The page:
# Partial Fractions with irreducible quadratics in denominator

I am not sure how to begin this question, as we have not really covered it in class:

$$\int \frac{3}{x^2 + 4x + 40}\, \mathrm dx$$

Correct me if I am wrong, but it doesn't seem that the denominator can be reduced further - how might I go about getting started on this?

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it doesn't seem that the denominator can be reduced further - how might I go about getting started on this?

That's usually the tipoff that you'll have to use an arctangent. Completing the square on the quadratic yields $(x+2)^2+36$; let $u=x+2$, and you should be able to see what to do next...

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AH ok. It has been a while since I have completed the square. Not sure where arctan figures in though... – Dylan Oct 29 '11 at 1:43
$$\int\frac{\mathrm du}{1+u^2}=\arctan\,u+C$$ is the applicable formula. – J. M. Oct 29 '11 at 1:47
Where did the 3 in the numerator go? And what about 36 from the previous completion of the square? – Dylan Oct 29 '11 at 4:50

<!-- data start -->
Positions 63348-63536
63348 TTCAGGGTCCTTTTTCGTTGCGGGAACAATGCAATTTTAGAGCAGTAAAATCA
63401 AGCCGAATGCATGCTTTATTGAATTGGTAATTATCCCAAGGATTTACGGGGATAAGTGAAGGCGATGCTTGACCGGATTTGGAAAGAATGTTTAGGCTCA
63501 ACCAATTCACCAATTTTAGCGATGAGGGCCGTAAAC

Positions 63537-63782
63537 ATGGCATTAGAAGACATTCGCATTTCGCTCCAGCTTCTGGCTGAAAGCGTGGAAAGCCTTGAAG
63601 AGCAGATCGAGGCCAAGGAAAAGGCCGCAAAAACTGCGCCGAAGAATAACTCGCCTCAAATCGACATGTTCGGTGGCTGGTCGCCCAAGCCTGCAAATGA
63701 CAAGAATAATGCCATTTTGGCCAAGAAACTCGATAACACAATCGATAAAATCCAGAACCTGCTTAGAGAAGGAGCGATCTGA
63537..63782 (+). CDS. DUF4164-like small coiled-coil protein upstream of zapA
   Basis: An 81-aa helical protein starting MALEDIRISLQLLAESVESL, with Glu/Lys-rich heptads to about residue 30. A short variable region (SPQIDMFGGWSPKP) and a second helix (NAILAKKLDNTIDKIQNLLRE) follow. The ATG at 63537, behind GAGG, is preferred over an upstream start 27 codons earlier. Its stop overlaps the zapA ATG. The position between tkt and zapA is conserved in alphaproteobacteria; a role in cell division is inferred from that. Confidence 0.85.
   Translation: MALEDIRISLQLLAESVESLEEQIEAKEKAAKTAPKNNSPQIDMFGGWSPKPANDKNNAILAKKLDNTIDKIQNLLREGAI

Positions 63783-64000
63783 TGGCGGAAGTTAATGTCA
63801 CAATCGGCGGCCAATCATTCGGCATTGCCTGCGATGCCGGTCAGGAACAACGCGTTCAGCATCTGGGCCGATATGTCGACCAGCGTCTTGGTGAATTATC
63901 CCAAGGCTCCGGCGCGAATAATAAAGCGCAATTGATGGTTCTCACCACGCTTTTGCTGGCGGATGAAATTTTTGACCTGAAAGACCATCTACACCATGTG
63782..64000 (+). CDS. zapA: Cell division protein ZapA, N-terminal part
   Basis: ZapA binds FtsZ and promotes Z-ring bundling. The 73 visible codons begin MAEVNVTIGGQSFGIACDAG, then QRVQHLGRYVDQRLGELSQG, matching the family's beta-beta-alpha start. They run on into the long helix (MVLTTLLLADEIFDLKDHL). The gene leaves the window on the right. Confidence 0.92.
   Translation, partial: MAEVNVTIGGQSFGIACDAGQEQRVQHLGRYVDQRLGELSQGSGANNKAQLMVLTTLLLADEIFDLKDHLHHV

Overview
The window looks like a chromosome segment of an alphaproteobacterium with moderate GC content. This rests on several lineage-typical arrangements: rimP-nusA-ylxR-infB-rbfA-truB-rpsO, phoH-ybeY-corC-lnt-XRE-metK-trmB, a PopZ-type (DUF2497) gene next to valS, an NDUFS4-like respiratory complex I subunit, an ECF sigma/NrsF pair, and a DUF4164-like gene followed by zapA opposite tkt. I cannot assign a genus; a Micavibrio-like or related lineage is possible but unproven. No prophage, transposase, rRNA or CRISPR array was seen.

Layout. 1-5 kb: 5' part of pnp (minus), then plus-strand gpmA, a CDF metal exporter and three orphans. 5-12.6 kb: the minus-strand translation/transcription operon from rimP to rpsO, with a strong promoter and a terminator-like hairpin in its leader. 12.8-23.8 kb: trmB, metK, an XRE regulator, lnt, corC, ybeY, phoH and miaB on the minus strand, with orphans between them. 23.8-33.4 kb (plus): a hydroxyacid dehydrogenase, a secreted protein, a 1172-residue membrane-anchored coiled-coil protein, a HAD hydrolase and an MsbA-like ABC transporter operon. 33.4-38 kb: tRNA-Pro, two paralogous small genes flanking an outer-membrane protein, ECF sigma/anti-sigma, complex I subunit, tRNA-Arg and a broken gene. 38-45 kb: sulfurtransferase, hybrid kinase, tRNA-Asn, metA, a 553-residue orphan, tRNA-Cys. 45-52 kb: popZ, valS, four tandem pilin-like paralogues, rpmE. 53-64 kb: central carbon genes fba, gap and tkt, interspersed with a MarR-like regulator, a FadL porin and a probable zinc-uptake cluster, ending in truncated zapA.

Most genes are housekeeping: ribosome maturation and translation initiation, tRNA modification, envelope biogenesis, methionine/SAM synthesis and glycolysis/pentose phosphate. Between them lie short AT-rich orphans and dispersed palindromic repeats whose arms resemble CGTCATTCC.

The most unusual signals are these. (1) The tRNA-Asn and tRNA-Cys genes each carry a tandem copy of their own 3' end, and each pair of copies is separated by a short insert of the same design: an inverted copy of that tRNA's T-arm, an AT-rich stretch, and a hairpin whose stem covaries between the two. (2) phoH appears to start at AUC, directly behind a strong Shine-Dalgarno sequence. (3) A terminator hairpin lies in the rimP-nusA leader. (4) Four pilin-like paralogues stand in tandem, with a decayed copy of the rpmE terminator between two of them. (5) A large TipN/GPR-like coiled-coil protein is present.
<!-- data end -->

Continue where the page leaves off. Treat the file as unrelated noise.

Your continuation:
1. $\int\frac{c\,\mathrm du}{1+u^2}=c\int\frac{\mathrm du}{1+u^2}$, right? 2. $\int\frac{\mathrm du}{a^2+u^2}$ is handled by letting $u=av$... – J. M. Oct 29 '11 at 6:54

$\begin{eqnarray*}\int\frac{3}{x^2 + 4x + 40}\, \mathrm dx & = & \frac{1}{12}\int\frac{1}{\left (\frac{x+2}{6}\right )^2 + 1}\, \mathrm dx\\ & & \left (\frac{x+2}{6}=t,\mathrm dx=6\mathrm dt\right )\\ & = & \frac{1}{2}\int\frac{1}{t^2 + 1}\, \mathrm dt\\ & & \left (t=\tan{u},\mathrm dt=\sec^2{u}\mathrm du\right )\\ & = & \frac{1}{2}\int\frac{\sec^2{u}}{\tan^2{u} + 1}\, \mathrm du=\frac{1}{2}\int\frac{\sec^2{u}}{\sec^2{u}}\, \mathrm du=\frac{1}{2}u+\mathrm{Const}\\ &=&\frac{1}{2}\arctan{\left ( \frac{x+2}{6} \right)}+\mathrm{Const} \end{eqnarray*}$

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By this stage, $\int\frac{dt}{1+t^2}$ is usually one of the "standard" known antiderivatives, so the $t=\tan u$ substitution may not be necessary. – André Nicolas Oct 29 '11 at 2:38
not sure where $(\frac{x+2}{6}\)^2$ comes from. When I completed the square, I got (x+2)^2 + 36 – Dylan Oct 29 '11 at 4:49
@Dylan: $\frac{3}{36\times\left \{\left (\frac{x+2}{6}\right )^2 + 1 \right \}}$... – Xiang Oct 29 '11 at 5:58
hmm, i am afraid that still doesn't clarify it for me. forgive me - i am new to integrals. i will be sure to consult the prof for the next class. – Dylan Oct 29 '11 at 8:06